Bush’s approval rating, according to a new poll by CBS News.
Former Sen. Tom Daschle and Sen. Barack Obama hold a townhall conversation tonight to discuss energy and climate change. If you have a question, email it to firstname.lastname@example.org. The event will be webcast beginning at 6:30 pm EST. Watch it here.
In March, Boston University professor and former Army colonel Andrew Bacevich told the San Francisco Chronicle why he thought the public had soured on Bush’s Iraq policies. “My view of his problem,” he said, “is that the administration has repeatedly announced that the war had reached a turning point”¦and each time, that turning point didn’t count.”
Today, Bush again tried to characterize a political development in Iraq as the true “turning point”:
President Bush today called the formation of a new Iraqi government “a turning point,” after hearing from Secretary of State Condoleezza Rice and Secretary of Defense Donald H. Rumsfeld about their weekend meeting with that country’s prime minister designate.
But the administration has tried this rhetoric in the past, with limited success. Below are a few examples of Bush and others touting previous “turning points” in Iraq:
The 2004 transfer of sovereignty:
BUSH: A turning point will come in less than two weeks. On June the 30th, full sovereignty will be transferred to the interim government. The Coalition Provisional Authority will cease to exist, an American embassy will open in the capital of a free Iraq. [6/18/04]
Number of applications approved by Foreign Intelligence Surveillance Court (FISC) for the federal government to conduct electronic surveillance and physical searches in 2005, a new record high. (This number doesn’t include President Bush’s warrantless eavesdropping.)
“The Secret Service has agreed to turn over White House visitor logs that will show how often convicted lobbyist Jack Abramoff met with Bush administration officials “” and with whom he met.” Mark your calendar: the visitor logs are to be delivered to Judicial Watch (which sued to gain access to the records) by May 10.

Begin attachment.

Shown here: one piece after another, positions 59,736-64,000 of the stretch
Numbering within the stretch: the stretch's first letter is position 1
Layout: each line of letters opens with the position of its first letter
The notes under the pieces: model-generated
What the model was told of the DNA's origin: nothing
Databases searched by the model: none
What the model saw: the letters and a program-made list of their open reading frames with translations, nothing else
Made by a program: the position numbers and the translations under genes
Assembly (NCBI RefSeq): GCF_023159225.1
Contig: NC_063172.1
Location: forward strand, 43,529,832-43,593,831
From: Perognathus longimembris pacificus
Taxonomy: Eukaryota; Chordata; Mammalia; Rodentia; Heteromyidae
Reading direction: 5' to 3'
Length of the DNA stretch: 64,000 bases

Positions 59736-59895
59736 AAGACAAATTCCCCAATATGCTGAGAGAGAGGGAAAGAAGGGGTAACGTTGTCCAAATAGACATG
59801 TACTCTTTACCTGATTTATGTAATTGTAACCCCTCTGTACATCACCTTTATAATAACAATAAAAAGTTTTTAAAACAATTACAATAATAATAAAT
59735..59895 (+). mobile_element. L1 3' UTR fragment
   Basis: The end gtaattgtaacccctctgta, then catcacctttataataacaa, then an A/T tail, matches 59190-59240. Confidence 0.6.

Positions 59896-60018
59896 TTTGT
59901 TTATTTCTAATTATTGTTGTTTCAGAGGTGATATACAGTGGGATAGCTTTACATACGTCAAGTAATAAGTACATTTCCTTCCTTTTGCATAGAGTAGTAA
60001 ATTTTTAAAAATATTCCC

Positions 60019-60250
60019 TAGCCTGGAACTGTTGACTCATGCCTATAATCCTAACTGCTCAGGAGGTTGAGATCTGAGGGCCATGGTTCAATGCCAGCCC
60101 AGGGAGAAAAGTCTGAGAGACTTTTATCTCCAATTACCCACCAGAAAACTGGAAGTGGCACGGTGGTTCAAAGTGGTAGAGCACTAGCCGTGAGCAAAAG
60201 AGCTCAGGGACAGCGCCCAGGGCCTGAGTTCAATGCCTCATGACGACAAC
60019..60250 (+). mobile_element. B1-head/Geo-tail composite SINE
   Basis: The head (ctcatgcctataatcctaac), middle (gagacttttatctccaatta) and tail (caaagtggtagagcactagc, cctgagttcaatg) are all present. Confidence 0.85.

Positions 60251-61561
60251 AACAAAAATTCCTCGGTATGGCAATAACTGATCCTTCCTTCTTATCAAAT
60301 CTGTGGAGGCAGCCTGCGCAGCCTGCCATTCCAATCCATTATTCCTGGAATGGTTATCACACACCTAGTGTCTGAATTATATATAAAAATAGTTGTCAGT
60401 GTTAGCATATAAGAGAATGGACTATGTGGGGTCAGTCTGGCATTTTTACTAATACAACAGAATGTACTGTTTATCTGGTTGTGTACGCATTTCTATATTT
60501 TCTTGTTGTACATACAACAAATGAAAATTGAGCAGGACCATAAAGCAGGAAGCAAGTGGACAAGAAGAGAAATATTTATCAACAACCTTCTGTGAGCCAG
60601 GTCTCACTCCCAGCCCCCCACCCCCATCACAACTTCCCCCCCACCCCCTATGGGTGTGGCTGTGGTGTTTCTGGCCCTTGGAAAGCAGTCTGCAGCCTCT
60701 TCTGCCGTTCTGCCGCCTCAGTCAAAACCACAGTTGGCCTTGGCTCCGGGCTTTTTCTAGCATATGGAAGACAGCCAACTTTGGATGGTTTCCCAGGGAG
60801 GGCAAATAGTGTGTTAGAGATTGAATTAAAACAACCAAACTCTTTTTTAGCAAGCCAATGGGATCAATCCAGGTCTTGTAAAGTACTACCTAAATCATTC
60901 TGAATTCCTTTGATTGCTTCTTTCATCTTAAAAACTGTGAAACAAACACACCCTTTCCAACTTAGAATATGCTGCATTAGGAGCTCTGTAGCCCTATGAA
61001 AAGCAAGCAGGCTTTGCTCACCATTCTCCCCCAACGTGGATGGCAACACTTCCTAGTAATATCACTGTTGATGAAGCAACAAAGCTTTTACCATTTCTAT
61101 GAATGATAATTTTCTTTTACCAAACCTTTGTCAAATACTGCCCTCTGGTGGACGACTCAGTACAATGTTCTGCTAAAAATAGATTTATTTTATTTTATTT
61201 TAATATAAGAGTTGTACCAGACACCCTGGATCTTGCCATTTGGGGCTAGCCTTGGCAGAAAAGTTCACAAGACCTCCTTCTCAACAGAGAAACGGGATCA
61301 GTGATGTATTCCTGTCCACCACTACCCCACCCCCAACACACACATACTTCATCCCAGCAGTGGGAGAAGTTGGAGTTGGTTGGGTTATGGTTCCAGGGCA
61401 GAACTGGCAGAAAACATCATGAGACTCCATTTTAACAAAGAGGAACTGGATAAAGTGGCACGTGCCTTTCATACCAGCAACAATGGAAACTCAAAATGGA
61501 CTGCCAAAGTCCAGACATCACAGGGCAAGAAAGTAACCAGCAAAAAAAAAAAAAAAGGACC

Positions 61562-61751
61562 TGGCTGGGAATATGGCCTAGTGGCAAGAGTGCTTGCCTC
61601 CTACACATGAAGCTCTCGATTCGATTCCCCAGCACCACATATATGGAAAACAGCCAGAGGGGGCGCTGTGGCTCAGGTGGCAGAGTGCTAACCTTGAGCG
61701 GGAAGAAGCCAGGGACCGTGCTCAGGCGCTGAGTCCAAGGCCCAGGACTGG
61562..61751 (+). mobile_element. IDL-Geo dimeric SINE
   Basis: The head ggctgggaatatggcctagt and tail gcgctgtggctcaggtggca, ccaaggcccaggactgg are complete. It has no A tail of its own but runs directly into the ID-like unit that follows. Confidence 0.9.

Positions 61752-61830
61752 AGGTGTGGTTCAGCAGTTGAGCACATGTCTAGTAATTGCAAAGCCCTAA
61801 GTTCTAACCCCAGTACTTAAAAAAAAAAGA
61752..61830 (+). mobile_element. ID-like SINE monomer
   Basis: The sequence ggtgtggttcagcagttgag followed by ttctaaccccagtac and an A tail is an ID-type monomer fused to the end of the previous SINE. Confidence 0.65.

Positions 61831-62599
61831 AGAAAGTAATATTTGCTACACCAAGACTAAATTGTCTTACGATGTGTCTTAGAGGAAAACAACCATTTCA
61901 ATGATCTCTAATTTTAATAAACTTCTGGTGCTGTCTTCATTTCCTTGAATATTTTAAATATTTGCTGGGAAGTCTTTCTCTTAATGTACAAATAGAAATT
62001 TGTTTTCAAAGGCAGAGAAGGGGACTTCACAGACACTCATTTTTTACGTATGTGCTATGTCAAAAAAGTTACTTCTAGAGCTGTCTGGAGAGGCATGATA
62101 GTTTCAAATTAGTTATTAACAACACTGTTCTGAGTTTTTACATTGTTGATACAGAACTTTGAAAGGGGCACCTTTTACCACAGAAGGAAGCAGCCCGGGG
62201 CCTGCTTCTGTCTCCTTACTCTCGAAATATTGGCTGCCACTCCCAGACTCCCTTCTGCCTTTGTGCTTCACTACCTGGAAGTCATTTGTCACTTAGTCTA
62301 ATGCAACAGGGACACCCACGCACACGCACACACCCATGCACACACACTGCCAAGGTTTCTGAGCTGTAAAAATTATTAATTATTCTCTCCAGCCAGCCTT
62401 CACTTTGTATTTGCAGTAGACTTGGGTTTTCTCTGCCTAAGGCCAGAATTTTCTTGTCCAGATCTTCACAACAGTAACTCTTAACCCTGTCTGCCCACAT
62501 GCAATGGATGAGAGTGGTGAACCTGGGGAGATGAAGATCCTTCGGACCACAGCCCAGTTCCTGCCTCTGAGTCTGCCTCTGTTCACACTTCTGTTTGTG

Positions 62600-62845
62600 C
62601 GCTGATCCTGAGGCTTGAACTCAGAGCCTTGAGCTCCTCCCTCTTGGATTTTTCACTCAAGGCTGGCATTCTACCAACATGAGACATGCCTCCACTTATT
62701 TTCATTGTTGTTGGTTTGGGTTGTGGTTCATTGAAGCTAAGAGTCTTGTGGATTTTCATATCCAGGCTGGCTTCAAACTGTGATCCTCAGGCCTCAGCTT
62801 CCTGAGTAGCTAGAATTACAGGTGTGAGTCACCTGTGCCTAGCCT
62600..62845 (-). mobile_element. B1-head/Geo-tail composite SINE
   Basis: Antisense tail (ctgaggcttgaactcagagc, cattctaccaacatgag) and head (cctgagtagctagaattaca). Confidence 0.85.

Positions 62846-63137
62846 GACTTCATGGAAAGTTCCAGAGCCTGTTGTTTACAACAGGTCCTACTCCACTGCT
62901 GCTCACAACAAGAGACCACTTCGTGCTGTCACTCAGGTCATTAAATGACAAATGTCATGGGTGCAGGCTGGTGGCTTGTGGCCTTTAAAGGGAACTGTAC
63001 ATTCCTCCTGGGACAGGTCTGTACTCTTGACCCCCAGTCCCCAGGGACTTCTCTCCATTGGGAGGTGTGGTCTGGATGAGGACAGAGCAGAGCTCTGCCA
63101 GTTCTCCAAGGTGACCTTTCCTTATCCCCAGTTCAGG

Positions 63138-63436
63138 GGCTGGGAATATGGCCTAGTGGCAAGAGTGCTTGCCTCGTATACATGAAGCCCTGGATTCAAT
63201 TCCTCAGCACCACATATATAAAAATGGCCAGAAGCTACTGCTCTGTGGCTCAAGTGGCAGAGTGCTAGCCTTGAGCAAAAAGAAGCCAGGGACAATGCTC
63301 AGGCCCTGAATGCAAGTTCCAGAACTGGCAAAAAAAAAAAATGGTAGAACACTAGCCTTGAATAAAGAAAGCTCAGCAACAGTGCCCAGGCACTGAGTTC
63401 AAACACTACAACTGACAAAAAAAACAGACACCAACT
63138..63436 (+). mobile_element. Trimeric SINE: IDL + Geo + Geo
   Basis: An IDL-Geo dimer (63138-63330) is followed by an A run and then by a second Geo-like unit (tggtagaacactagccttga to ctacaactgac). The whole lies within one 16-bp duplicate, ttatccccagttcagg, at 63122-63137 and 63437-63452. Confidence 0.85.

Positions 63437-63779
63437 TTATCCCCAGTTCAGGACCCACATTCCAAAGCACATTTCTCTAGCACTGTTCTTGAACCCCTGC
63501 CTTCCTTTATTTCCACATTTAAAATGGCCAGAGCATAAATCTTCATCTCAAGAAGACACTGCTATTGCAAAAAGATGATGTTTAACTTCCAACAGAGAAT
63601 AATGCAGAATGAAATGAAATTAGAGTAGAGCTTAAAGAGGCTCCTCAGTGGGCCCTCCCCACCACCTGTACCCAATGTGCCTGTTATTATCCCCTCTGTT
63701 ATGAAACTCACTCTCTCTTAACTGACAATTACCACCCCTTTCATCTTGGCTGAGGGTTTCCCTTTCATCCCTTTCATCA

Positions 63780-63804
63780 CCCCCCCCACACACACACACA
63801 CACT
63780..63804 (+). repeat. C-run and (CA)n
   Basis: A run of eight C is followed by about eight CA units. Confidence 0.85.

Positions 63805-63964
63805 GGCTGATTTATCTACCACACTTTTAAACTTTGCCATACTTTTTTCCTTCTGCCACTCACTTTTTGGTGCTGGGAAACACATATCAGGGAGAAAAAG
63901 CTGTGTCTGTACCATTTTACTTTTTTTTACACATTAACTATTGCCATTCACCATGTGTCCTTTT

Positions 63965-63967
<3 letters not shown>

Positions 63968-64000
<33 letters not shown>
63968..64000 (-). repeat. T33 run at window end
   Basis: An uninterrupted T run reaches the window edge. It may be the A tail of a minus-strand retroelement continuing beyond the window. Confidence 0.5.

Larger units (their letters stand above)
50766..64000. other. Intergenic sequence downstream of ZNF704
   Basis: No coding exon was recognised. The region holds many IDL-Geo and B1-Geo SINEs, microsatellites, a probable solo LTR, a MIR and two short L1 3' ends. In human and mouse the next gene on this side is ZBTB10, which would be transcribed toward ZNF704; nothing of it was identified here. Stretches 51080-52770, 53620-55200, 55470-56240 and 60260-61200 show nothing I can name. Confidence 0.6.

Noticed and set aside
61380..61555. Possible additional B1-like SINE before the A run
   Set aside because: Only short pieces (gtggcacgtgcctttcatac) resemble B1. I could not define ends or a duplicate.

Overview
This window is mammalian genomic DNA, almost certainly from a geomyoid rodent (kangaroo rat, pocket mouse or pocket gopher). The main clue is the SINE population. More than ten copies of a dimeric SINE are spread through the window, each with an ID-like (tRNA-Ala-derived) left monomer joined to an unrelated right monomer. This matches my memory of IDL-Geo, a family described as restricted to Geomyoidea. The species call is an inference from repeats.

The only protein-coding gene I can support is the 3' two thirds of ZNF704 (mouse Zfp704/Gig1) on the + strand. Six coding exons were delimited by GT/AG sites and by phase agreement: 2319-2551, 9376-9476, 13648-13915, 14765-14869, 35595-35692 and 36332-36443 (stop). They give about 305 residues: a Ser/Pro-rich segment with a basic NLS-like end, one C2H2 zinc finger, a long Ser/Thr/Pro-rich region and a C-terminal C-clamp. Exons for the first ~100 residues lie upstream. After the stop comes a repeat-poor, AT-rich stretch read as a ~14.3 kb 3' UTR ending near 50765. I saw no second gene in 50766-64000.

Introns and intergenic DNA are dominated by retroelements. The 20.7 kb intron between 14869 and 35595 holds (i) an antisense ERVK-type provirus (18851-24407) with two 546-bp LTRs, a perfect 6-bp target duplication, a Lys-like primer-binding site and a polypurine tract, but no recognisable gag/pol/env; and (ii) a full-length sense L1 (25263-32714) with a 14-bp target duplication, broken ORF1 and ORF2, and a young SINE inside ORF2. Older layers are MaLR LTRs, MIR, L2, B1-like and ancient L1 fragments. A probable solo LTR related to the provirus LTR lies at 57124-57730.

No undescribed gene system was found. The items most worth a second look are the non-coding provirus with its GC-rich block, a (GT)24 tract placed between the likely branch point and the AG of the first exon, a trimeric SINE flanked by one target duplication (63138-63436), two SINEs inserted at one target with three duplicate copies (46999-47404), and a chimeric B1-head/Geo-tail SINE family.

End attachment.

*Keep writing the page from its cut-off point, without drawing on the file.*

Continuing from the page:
Our guest blogger, Tom Lantos (D-CA), is the ranking Democrat on the House International Relations Committee and the founding co-chairman of the Congressional Human Rights Caucus.
More than ever, attention is focused on Darfur. Thousands came to rallies across the country this weekend, George Clooney has added his tremendous star power to the chorus of voices, and the White House has made pronouncements on the matter three times within two weeks. But actions speak louder than words, chants, and songs. We need to harness this surge of interest in the issue and bring the suffering in Darfur to an end.
I was asked to take a prominent part in the events of the last few days because I have been pushing for NATO involvement in civilian protection in Darfur for two years, because I have been engaged in human rights causes for several decades, and because I am a survivor of genocide.
After the Holocaust, the world declared that never again would we stand by and let genocide take place. Yet, during the past three years in Darfur, the government of Sudan and its criminal militia, the Janjaweed, have slaughtered an estimated 400,000 people because of their African identity, displaced more than two million, and driven 200,000 into refugee camps in neighboring Chad.
As the Holocaust taught us, a villainous government that persecutes its own people cannot be counted on to protect them; it must be compelled to do so. Read more